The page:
• quiver_source (numpy.ndarray {‘raw’, ‘reconstructed’} (default: None)) – The data source that will be used to draw the quiver plot. If init_cells is provided, this will set to be the projected RNA velocity before vector field reconstruction automatically. If init_cells is not provided, this will set to be the velocity vectors calculated from the reconstructed vector field function automatically. If quiver_source is reconstructed, the velocity vectors calculated from the reconstructed vector field function will be used.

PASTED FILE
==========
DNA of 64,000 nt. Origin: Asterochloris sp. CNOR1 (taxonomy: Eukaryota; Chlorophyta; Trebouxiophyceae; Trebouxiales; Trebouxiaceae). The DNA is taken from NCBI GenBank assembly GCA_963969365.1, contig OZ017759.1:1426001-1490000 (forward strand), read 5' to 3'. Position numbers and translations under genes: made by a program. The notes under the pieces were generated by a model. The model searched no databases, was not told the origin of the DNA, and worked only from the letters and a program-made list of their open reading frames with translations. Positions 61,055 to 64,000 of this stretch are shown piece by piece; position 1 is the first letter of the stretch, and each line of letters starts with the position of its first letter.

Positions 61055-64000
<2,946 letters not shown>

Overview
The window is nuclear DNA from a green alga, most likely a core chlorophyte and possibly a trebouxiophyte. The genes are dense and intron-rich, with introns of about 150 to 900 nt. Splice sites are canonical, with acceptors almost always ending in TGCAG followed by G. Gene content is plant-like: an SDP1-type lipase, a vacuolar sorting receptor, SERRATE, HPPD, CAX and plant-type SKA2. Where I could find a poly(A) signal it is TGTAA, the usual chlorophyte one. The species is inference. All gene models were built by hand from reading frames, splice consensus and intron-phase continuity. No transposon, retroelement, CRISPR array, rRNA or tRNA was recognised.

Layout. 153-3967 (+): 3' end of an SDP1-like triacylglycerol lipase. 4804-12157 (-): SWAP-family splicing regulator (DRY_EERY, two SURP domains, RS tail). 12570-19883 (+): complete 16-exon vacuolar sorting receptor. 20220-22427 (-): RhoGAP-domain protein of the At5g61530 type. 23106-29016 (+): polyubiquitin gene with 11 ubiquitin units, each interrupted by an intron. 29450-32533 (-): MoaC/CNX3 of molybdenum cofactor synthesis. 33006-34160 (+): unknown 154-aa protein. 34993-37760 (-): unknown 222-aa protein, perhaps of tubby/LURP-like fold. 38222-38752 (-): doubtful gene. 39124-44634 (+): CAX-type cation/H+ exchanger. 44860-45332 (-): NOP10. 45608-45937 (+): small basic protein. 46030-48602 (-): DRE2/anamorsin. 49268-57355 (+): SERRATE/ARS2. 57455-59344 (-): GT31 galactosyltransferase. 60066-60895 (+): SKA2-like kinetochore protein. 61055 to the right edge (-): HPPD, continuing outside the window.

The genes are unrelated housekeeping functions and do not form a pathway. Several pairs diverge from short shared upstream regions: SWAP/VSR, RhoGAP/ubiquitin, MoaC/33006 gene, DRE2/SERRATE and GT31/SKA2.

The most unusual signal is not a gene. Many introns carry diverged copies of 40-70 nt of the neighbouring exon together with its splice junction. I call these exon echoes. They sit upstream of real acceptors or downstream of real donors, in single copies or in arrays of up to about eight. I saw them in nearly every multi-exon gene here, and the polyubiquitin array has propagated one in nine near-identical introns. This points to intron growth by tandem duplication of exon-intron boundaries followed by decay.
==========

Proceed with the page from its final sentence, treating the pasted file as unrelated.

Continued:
• fate (str {“history”, ‘future’, ‘both’} (default: both)) – Predict the historial, future or both cell fates. This corresponds to integrating the trajectory in forward, backward or both directions defined by the reconstructed vector field function. default is ‘both’.

  • approx (bool (default: False)) – Whether to use streamplot to draw the integration line from the init_state.

  • quiver_size (float or None (default: None)) – The size of quiver. If None, we will use set quiver_size to be 1. Note that quiver quiver_size is used to calculate the head_width (10 x quiver_size), head_length (12 x quiver_size) and headaxislength (8 x quiver_size) of the quiver. This is done via the default_quiver_args function which also calculate the scale of the quiver (1 / quiver_length).